So it's the value of the coupling constants that determines the strength of the force, and on average the many quantum interactions between a field (or the bosons that are its quanta) and other particles (which are also just quanta of a field) manifest as a classical force that exhibits an inverse square law.

Comment Re:von Neumann probes (Score 2) 391

A real head-scratching conundrum about the universe is explaining why it's not already overrun with self-replicating robots.

Nah, that's easy : it actually *is* overrun, what else do you think all the dark matter is?
These robots are monoliths with ratios 1:4:5. Because they are black and full of stars, they are very hard to see against the cosmic background.

Comment Re:We may hear from Philae later (Score 1) 337

Of course, the comet will also start shooting off monster steam blasts, which could easily blast Philae off at escape velocity.

Only in Hollywood movies.

Meanwhile they asked this question to the ESA people (watch the press conference), and it turns out that (1) the expected mass emissions of the comet are not that large, so no monster blasts, and (2) the lander is still pretty massive (about a metric tonne) so it has a large inertia, and will be hard to move by the escaping gas. In summary, they didn't expect it to go anywhere soon (unless it got hit by a meteoroid).

Comment Re:95 years but (Score 1) 120

There's no such thing as a passive detector.

Sure there is. There is nothing special about a detector. If you can put a whole cat (=a bunch of atoms) in a superposition of quantum states, you can also include the detector (=a bunch of atoms) in that superposition.

It only works if the inside of the box (including the detector) is isolated from the rest of the universe. Then there is a superposition of 2 states: (1) the radioisotope didn't decay, the detector detected nothing, the cat is alive; and (2) the radioisotope decayed, the detector detected the emitted particle and released the neurotoxin, the cat died.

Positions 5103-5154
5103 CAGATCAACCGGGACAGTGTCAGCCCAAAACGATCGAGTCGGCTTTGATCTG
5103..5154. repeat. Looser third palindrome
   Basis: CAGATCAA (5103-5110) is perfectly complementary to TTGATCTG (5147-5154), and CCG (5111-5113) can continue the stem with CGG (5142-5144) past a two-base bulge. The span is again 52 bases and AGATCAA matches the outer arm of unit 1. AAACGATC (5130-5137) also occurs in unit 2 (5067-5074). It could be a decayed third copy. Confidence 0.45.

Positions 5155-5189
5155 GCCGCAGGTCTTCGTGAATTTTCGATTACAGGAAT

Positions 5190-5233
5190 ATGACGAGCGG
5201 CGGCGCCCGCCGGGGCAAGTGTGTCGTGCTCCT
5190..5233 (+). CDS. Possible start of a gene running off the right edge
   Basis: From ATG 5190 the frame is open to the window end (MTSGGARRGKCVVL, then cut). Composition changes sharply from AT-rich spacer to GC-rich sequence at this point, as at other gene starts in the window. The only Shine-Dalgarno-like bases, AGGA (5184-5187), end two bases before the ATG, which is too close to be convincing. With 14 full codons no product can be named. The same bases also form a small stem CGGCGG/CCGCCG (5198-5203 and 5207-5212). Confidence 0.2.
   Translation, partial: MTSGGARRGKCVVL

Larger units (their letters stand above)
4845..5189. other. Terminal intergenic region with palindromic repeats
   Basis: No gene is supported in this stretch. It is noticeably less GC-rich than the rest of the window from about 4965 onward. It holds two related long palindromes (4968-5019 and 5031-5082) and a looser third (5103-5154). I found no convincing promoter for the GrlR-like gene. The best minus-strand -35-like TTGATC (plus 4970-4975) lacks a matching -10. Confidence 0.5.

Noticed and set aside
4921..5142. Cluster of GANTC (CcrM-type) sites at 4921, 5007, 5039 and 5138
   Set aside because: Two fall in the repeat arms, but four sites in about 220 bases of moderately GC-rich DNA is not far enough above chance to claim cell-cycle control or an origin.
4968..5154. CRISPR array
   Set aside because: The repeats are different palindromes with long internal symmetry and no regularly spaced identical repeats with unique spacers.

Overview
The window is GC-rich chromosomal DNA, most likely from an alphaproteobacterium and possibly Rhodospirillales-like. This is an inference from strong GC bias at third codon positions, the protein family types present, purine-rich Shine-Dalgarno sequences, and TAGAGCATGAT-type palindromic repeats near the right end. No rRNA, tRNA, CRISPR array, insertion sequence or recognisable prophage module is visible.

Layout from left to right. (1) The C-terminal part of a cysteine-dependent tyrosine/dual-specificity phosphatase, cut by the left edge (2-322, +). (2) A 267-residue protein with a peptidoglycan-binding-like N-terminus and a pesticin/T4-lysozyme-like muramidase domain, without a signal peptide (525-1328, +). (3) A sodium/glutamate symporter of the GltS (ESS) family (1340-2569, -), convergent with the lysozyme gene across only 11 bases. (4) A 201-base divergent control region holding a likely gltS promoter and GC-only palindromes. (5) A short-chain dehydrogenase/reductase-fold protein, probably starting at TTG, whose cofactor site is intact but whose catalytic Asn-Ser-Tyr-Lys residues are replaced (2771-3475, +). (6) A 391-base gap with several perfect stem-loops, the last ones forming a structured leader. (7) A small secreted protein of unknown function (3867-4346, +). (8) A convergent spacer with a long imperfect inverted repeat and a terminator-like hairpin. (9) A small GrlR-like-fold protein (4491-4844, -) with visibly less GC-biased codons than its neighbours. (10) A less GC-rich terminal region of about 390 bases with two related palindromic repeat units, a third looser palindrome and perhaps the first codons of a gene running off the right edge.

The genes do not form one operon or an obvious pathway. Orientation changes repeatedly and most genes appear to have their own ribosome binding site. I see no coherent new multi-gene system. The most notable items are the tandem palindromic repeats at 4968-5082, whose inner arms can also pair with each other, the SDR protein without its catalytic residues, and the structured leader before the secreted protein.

Once you break isolation (i.e. coherence), the rest of the universe entangles (at random) with one of these states, and the other state "collapses".

The big question is: what happens with the collapsed state? Was it absorbed in the other state? Did it entangle with a parallel universe? Did it become disconnected from reality?

Comment Re:Why it matters (Score 1) 293

Why would matter exiting a wormhole be more energetic? It would be less energetic.

In a blackhole matter enters, undergoes E=mc^2 and is re-emitted as conveniently detectable radiation. In a wormhole, matter potentially traverses the length and remains as matter - which means no gamma ray bursts, just whatever heat you pick up from jostling around with all the other matter that might be doing it.

The gamma ray burst energy doesn't come from matter to energy conversion. Recent studies found they consist of normal matter (atomic nuclei). This gets accelerated to near light speed by conservation of momentum in the accretion disc, and the frame dragging effects of the black hole geometry.

Light doesn't exit a black hole at all. Hawking radiation consists of twin pairs of photons that form just outside the event horizon (geometric energy to matter conversion). One falls into the black hole, the other escapes.

Matter falling into a black hole will gain a lot of kinetic energy from the gravitational potential alone, which counters light speed at the event horizon. And on the other side, if stuff can get out again, there can be no event horizon, so the potential well would be less steep. Classic worm holes even are theorized to have a repulsive gravity on the exit end, so matter would be accelerated even more.

Comment Re:Why it matters (Score 1) 293

Why should there be exits? What if they go to another universe?

I was talking about the classic kind of wormhole. Either it has a direction, and then there should be a 50/50 chance that any end is an exit, or it has no direction and both ends can act like an exit.

If they go to another universe, then I would expect other universe's wormholes to connect to ours too, in a similar ratio (otherwise our universe would be very special, and lose matter/energy).

Is there one nearby that we can observe with our extremely primitive and limited technology? Would we know it if we saw it?

Matter almost falling into a black hole, but escaping, is the source of some of the most energetic bursts of cosmic rays, and we can detect those from half a universe away. It would not be unreasonable to expect the matter/energy that comes out to be even more energetic and also have a much greater quantity. Again, only assuming stuff exits a wormhole.